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The Bruges Group spearheaded the intellectual battle to win a vote to leave the European Union and, above all, against the emergence of a centralised EU state.
The Bruges Group spearheaded the intellectual battle to win a vote to leave the European Union and, above all, against the emergence of a centralised EU state.

A constitution to destroy Europe

The EU Constitution - the economic implications

Bill Jamieson

When Robert Oulds of the Bruges Group wrote to me some months ago kindly inviting me to write a critique of the European constitution from an economic point of view, I soon found I had an enormous conceptual difficulty.

The constitution had nothing to say about economics. It is not a work of economic philosophy. It contains no economic insights. It is not meant as an economic treatise. When I started to read it - particularly that opening sentence with all its lofty waffle - it was as if Robert had sent me a very wobbly blancmange - and a single chopstick to eat it with.

But while the constitution does not have an economic idea or programme, it will have the most profound economic consequences. And these consequences will have in my view a most damaging effect across the economies of Europe.

For a striking feature of this constitution is the enormous gulf between what has been happening to the economies of the EU - real world economics if you like - and the economic world as conceived by this Draft.

There is barely a mention that the economies of Europe are in serious structural trouble. There is no recognition that the lofty world to which this constitution aspires - the inalienable rights, the inviolable laws, social inclusion, social justice, solidarity - is currently locked in stagnation, recession, rising unemployment, soaring deficits, a shrinking adult workforce, a growing dependency ratio and decline on the world stage.

Its institutions such as the European Central Bank and the European Commission are locked in a war of words over responsibility for this crisis. Vitally needed reforms struggle to make headway through layers of enterprise sapping bureaucracy.

And this real world economics is devouring the foundations of this constitution.

Formal and solemn undertakings, agreed at lofty European summits only a few years ago with all due pomp and ceremony - I refer to the Growth and Stability Pact - are now put aside, and the complex system of fines, penalties and sanctions agreed with a great laying on of hands, are suspended as being inappropriate or non applicable. Might this not exactly be the same fate for great swathes of this constitution?

And here we come to another striking feature of this Draft Constitution. There is no limit to the government it foresees. Read through the constitution and it is hard to see any limit to its competences and powers. There is no limit because it cannot conceive of a limit.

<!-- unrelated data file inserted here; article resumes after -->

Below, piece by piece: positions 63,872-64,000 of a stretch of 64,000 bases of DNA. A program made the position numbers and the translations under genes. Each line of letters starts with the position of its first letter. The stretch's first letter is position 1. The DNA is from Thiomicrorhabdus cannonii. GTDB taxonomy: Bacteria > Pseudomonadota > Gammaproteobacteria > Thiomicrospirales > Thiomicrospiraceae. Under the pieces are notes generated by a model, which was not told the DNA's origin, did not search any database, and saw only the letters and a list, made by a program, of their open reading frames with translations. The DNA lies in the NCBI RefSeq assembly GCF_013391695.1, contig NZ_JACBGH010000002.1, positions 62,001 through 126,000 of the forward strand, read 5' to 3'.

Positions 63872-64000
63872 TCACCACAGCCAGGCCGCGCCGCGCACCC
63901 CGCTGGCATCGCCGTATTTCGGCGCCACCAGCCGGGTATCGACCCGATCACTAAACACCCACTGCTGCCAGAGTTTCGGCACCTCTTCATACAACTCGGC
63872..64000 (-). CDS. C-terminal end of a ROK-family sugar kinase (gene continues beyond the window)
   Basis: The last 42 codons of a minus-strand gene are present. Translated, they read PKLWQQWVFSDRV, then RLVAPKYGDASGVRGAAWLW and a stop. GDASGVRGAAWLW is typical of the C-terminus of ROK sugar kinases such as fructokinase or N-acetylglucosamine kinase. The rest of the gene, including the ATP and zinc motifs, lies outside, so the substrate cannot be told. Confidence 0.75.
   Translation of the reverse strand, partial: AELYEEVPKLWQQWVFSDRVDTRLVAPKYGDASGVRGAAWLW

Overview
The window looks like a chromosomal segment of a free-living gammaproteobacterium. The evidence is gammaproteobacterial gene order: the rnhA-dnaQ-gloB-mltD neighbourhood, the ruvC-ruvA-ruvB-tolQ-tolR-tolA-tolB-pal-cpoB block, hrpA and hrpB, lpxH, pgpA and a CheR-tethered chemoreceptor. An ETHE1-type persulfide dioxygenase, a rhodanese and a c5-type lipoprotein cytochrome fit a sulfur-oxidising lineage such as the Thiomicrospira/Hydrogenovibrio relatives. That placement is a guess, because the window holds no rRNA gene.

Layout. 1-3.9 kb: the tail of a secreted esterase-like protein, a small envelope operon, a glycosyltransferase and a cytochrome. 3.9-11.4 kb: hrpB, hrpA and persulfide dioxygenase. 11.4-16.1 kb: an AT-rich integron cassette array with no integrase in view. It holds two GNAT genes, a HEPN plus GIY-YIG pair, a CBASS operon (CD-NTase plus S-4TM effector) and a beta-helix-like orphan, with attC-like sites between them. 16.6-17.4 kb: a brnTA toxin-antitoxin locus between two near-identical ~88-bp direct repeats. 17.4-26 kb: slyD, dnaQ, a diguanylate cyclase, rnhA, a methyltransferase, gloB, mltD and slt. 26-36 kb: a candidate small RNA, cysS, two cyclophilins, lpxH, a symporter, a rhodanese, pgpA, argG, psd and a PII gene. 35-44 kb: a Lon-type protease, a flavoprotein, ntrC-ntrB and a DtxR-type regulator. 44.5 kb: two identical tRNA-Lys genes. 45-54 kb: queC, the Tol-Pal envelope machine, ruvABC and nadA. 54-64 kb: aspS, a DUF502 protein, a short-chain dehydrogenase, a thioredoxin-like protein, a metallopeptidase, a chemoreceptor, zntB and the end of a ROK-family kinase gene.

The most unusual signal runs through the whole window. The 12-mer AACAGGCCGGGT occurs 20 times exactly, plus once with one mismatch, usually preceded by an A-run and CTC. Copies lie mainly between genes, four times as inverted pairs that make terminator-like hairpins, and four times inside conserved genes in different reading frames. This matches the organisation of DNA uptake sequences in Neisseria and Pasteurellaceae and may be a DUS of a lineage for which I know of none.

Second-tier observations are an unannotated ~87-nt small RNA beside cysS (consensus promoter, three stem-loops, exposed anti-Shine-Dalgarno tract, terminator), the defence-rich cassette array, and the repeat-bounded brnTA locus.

And that is the beginning of our problems with this constitution. For it does not just describe a world in which government has no limit. It also describes a world in which government creates and provides everything.

This is what drives those fantastic opening paragraphs and in particular that 400 word opening sentence with its reference to European civilisation, humanism, equality of persons, respect for reason, inalienable rights and inviolable laws, peace justice and solidarity. All flow from the competences and interventions of government.

When I draw attention to this lofty rhetoric, a frequent reply is: "Oh, don't worry about that. It's just preamble. It's just the funny way the continentals talk." We heard much of this at Maastricht. "Treaty on European Union? Means nothing old son."

But in a sovereign treaty, and especially a constitution, words have a very heavy and deliberate legal meaning. It may well be convenient to waive the most difficult or disagreeable bits and say, "Oh, it doesn't really mean what it says", or, "it isn't important, it's just rhetoric". But this isn't a piece of copywriting. It is a legal document. And not just any legal document. But the most important one there can be. It is a constitution.

And who in any event is to be the arbiter of what's important and what is fluff? It can be all fluff. Equally it can all be legally binding.

This Constitution describes a vast exercise. No political class in history has sought to create jurisdictional competence over so many nations and so many millions of people and to claim in doing so a democratic legitimacy. It is one that cannot understand why the democratic response - a backlash of the Far Right or a reluctance of voters to turn out and vote at all - is entirely and exclusively of its own making.